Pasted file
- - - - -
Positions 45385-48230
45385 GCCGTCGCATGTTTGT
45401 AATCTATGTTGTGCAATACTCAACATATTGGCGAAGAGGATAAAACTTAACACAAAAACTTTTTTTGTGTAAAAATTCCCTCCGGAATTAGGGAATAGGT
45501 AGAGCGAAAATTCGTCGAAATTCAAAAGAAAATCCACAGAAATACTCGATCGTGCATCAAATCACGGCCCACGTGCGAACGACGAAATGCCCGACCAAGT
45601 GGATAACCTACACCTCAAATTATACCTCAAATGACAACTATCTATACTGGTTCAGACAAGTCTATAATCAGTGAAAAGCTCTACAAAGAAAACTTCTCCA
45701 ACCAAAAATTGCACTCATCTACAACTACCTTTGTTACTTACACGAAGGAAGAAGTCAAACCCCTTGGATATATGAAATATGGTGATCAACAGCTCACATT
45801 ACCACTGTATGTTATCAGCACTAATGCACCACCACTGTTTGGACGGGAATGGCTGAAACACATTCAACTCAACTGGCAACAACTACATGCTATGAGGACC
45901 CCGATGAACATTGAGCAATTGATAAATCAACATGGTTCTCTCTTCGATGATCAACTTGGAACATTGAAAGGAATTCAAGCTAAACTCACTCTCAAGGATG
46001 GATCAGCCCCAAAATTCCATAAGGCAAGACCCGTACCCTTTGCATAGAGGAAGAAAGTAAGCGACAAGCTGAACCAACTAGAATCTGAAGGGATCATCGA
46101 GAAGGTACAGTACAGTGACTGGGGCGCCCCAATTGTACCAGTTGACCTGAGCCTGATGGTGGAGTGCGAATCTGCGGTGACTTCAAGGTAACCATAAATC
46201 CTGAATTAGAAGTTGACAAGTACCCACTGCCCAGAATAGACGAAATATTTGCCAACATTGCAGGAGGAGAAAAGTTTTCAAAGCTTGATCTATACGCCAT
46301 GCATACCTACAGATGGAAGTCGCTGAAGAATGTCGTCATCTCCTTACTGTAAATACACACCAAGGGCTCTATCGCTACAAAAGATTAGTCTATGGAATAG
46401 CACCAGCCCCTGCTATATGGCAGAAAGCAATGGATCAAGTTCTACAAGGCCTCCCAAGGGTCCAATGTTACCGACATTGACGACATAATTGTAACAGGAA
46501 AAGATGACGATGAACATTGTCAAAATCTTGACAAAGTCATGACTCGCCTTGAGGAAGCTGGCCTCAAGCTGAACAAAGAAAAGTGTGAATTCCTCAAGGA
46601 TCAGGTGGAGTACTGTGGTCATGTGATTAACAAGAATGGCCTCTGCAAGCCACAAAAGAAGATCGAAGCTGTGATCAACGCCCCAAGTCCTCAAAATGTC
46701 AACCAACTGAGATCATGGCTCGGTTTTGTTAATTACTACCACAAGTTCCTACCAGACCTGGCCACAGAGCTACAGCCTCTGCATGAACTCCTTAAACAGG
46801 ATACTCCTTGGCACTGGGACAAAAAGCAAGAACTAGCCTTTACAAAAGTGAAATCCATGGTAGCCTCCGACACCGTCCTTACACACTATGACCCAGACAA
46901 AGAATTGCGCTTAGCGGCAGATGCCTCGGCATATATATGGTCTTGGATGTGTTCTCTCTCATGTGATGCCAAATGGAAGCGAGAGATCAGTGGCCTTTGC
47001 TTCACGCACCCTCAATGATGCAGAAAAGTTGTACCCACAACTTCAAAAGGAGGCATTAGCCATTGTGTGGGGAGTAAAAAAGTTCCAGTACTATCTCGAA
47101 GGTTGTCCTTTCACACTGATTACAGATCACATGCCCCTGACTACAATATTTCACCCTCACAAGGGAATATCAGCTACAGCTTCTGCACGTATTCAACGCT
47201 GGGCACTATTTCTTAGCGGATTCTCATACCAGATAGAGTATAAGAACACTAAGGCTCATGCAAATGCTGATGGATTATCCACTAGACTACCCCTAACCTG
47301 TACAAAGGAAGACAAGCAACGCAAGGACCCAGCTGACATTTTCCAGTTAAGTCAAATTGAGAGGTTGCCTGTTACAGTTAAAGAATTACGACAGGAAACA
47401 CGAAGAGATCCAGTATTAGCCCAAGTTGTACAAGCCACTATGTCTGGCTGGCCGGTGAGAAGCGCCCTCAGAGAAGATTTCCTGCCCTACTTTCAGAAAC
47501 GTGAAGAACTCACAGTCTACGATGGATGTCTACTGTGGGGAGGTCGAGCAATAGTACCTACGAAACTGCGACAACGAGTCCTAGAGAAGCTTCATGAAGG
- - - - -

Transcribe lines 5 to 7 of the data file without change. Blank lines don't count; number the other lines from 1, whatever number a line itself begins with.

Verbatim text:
45601 GGATAACCTACACCTCAAATTATACCTCAAATGACAACTATCTATACTGGTTCAGACAAGTCTATAATCAGTGAAAAGCTCTACAAAGAAAACTTCTCCA
45701 ACCAAAAATTGCACTCATCTACAACTACCTTTGTTACTTACACGAAGGAAGAAGTCAAACCCCTTGGATATATGAAATATGGTGATCAACAGCTCACATT
45801 ACCACTGTATGTTATCAGCACTAATGCACCACCACTGTTTGGACGGGAATGGCTGAAACACATTCAACTCAACTGGCAACAACTACATGCTATGAGGACC